• The way Cooper constantly set the edge to box everything in really impressed me throughout the game. With Mintze landing on concussion protocol it looks like the Broncos’ four-man edge room is set.
  • Miller and Chubb gearing up to play more snaps in the Rams game could mean Taumoepenu’s chances at sticking around past Tuesday.

Defensive Line

Should be safe: Shelby Harris, Dre’Mont Jones, Mike Purcell, McTelvin Agim

Seem safe: DeShawn Williams, Shamar Stephen

Fighting in the bubble battle: Marquiss Spencer, Jonathan Harris, Isaiah Mack

  • Jones’ burst off the line is really something.
  • Stephen’s ability to anchor against a double team stood out in this one. He also does a nice job using his length to disengage or leverage off blockers.
  • Williams, Stephen, and Agim simply owned the Seahawks interior when they tried to run during the second quarter.
  • J. Harris looks like the DL7. I expect the Broncos to keep six defensive linemen.
  • Spencer did not log a single special teams snap and I think the Broncos will try and slip him to the practice squad.

Wide Receivers

Should be safe: Courtland Sutton, Jerry Jeudy, K.J. Hamler

Seems safe: Tim Patrick, Trinity Benson

Fighting in the bubble battle: Tyrie Cleveland, Diontae Spencer, Kendall Hinton, Branden Mack, Seth Williams, De’Mornay Pierson-El

  • After Bridgewater’s fourth and five pass on the Broncos’ opening drive, Hinton came onto the field in the redzone. For all three plays he was the left boundary receiver, twice out of 22 personnel and then again when Shurmur dialed up a 2X2 gun set that turned into a touchdown for Hamler.
  • One thing that makes Hinton valuable as a tertiary option is his blocking. It should come as little a surprise a guy who willingly played QB without any real practice is willing to do dirty work to make the team.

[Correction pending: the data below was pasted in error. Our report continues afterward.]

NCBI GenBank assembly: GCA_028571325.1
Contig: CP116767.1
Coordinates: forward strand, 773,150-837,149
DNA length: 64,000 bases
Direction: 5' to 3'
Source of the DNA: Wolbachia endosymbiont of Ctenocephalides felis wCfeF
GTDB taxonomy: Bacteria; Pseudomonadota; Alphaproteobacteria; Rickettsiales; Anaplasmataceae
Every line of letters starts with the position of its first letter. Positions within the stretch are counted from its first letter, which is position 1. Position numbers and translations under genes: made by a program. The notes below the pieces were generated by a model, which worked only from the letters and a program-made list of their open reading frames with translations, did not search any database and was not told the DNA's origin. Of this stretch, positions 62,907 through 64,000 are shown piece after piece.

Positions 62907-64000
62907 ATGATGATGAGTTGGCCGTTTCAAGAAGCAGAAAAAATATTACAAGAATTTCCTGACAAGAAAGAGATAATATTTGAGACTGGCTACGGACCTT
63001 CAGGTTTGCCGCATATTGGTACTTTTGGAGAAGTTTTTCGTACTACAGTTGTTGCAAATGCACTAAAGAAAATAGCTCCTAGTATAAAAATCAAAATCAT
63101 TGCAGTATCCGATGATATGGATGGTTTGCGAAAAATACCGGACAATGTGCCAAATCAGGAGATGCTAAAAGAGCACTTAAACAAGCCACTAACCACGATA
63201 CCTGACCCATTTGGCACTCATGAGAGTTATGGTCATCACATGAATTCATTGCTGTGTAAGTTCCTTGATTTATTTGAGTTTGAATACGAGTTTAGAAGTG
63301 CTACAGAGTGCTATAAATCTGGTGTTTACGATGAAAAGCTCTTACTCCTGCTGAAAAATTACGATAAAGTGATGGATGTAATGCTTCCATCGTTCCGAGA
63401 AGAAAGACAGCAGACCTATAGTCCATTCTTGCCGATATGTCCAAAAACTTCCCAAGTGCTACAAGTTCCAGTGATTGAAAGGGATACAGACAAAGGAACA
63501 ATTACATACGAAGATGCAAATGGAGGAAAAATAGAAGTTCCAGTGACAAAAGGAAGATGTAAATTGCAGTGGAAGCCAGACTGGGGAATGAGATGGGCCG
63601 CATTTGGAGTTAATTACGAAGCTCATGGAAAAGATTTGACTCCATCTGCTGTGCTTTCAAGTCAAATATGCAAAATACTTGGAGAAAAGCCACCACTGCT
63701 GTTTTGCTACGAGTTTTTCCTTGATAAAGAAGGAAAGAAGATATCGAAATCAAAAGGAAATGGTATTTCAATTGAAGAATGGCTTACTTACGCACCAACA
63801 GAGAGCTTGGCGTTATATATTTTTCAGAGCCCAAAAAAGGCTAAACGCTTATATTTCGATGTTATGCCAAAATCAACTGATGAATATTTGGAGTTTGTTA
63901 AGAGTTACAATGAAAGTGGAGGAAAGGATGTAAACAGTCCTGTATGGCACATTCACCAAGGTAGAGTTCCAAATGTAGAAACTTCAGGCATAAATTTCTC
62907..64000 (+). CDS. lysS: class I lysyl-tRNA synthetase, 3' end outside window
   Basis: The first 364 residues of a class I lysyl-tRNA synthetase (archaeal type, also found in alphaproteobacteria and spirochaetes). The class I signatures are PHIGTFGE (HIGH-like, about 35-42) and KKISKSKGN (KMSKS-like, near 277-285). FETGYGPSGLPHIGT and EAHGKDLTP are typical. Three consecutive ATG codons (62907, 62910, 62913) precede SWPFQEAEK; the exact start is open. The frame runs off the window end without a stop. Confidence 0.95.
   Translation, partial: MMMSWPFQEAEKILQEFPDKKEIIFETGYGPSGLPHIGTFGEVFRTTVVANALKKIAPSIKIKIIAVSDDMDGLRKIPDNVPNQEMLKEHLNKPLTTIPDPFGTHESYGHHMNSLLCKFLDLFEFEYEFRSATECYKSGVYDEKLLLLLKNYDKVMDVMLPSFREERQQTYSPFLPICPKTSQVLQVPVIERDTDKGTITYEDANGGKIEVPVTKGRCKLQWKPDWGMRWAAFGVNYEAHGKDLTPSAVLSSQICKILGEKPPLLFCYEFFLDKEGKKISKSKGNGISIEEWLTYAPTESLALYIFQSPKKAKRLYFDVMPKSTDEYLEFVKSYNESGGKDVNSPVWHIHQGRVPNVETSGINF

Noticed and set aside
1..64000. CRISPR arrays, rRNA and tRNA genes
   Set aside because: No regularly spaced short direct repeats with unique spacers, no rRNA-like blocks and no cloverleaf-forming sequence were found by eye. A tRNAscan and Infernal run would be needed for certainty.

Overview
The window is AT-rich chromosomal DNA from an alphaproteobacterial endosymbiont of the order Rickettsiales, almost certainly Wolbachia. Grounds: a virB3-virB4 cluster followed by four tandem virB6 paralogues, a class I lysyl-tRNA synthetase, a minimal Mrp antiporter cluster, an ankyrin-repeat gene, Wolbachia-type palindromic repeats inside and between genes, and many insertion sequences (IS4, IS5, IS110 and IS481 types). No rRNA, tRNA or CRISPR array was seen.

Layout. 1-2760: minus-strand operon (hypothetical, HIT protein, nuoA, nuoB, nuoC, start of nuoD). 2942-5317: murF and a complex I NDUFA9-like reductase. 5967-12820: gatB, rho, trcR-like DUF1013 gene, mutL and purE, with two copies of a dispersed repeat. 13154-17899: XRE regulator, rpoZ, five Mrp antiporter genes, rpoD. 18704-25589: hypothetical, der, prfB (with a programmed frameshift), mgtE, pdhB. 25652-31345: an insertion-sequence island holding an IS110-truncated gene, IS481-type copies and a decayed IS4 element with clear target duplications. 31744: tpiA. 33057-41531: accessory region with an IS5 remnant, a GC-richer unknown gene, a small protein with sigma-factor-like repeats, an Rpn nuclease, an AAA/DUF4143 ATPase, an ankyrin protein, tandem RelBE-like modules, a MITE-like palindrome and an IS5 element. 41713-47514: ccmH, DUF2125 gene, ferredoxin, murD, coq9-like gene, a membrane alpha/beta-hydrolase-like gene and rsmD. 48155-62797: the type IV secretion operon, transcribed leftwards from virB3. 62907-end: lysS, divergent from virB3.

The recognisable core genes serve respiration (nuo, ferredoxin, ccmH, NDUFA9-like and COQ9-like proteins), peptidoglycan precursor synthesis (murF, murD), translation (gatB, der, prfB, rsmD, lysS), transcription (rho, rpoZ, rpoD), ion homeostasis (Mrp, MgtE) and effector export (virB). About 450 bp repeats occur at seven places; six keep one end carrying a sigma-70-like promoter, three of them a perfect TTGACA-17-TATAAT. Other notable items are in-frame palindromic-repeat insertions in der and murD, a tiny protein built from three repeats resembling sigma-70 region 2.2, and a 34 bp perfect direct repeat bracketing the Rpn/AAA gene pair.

• Benson’s split time between boundary and slot receiver. That combined with his route running and hands make him a really appealing WR5. It may not work out that way because of the number crunch at receiver, however, and Benson’s limits on special teams could hurt him.
  • Two receivers did not log a single special teams snap in Seattle: Mack and Pierson-El. Both could be gone Tuesday with Sutton’s return to the lineup for the preseason finale.

Offensive Line

Should be safe: Garett Bolles, Dalton Risner, Lloyd Cushenberry, Graham Glasgow, Bobby Massie, Calvin Anderson, Quinn Meinerz, Netane Muti

Fighting in the bubble battle: Cameron Fleming, Brett Jones, Nolan Laufenberg, Austin Schlottmann, Quinn Bailey, Drew Himmelman

  • Probably time to pour one out for the “Muti should start over Glasgow” movement.
  • Glasgow’s run blocking isn’t going to excite anyone too much, what he really brings to the table is in pass protection. He combined a very good anchor with good hands, reactive athleticism, and mental acuity. When you consider right tackle and center are both open questions, having a reliable veteran between them is invaluble.
  • Cushenberry’s a key part of the Broncos’ screen game because he’s routinely left to slide out and get in place to help the receiver. This may be one reason why the coaching staff seemingly remains open to Meinerz eventually taking over here down the road, as the rookie is a better athlete in space.
  • On Bridgewater’s long pass to Saubert to get to the one-yard-line, Anderson had a rep where 51 worked past his hands and the quarterback needed to step up to avoid pressure. While you’d like to see him clamp down the rusher off the initial punch, Anderson flips his hips while resetting his hands to push the edge past the QB.